Plain text files give the most consistent results when imported into Weft as they can be imported directly without an prior conversion. If possible, acquire or convert your documents into plain text format before importing them.

Importing Acrobat PDFs

Acrobat PDF is a file format that is commonly used on the internet. It is often used, for example, for distributing articles from journals. Although PDFs can contain images and diagrams, Weft is only able to import the textual content of the files.

The process for importing PDFs is broadly the same as for importing plain text documents. When finding files on your computer to import, select "PDF documents" from the menu Files of Type... option list at the bottom of the file chooser window.


Some PDF files are "locked". This is especially common - and especially irritating - among files from some journal article providers. It means that the text in the PDF cannot be copied or extracted, and so cannot be imported into Weft. When trying to import locked PDF files, no text will be imported and a warning will be shown instead.


Note that the ability to use PDF documents depends on the pdftotext utility. Windows users using the installer will have this automatically as part of the bundle. Other users may have to install the software themselves; for more information see the installation chapter.

More about importing documents

Line endings

When saving plain text files, you may be asked whether you want to 'insert line endings' - either option is fine, though you may find that not inserting 'hard line breaks' in the plain text, as Weft will automatically wrap and resize the text in documents automatically when you are reading it.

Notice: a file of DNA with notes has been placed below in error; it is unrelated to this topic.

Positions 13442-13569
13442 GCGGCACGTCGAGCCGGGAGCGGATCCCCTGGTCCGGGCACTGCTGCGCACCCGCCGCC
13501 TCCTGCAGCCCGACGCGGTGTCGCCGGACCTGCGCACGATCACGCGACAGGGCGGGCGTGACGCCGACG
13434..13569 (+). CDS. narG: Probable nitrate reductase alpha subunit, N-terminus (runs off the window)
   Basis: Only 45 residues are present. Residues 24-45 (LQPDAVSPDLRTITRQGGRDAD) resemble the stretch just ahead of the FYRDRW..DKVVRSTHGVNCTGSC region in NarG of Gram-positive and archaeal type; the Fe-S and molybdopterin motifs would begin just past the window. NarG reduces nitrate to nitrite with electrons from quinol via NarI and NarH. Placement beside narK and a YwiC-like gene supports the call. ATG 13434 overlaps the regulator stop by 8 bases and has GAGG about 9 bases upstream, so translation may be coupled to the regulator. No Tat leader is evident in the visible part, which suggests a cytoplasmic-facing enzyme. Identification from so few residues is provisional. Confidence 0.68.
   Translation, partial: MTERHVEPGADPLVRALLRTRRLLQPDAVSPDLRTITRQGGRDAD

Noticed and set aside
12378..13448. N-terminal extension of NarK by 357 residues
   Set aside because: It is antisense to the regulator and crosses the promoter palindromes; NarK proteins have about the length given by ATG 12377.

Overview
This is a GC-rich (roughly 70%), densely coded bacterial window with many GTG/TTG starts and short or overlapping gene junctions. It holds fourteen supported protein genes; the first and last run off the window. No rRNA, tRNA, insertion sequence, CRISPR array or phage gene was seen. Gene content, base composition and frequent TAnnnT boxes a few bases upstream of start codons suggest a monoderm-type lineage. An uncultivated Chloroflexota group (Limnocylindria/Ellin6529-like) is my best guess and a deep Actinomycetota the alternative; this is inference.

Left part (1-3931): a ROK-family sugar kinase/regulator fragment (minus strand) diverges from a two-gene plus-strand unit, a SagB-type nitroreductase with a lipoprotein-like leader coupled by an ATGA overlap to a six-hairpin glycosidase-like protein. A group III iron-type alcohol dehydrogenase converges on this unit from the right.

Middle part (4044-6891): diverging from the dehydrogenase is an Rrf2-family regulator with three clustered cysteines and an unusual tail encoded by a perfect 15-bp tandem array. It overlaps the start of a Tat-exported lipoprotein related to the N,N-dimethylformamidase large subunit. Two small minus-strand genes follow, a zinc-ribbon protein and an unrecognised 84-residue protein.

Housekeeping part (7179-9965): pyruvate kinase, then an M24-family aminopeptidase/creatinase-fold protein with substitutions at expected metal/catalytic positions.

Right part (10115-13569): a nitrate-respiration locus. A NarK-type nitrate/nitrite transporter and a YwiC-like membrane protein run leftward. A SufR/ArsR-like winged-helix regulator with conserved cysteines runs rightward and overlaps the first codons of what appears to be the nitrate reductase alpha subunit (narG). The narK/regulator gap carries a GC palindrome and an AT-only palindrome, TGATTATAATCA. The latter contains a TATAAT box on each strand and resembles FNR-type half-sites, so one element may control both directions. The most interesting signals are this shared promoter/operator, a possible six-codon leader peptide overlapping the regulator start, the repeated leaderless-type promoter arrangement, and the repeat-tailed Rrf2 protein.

Text encodings

You may also be asked what 'encoding' you want to use to save a plain text file. On Windows>, for European languages including English, the 'ASCII' 'iso-8859-XX' or 'windows latin' are most suitable. Do not choose 'utf-8' or 'utf-16' encodings, especially if your source document file contains accented characters or special symbols. If you are working with non-Western scripts on Windows, choose your platform's native encoding for that script in preference to a universal encoding like 'utf-8' or 'utf-16' - for example, GB2312 for Chinese.

On Linux, choose a text file encoding that matches your system locale - on most systems, for European languages, this will be an 'iso-8859-XX' encoding. However, some recent versions of Ubuntu, for example, use UTF-8 as platform default encoding, in which case you should save your text files in this encoding.

Maximum document size

Weft is capable of handling large documents. It has been tested with documents as long as three hundred A4 pages. Problems may arise with very large source documents, and if this occurs, it may be possible to split a source document into several parts.

Note that larger documents will take longer to import, and very large documents may cause Weft to work more slowly. Obviously, this will also depend on how fast a computer you are using.

Search indexes

When a document is imported, its textual content is scanned and indexed so that word searches can later be performed quickly. See Chapter 6, Searches, Queries and Code Reviews for more information.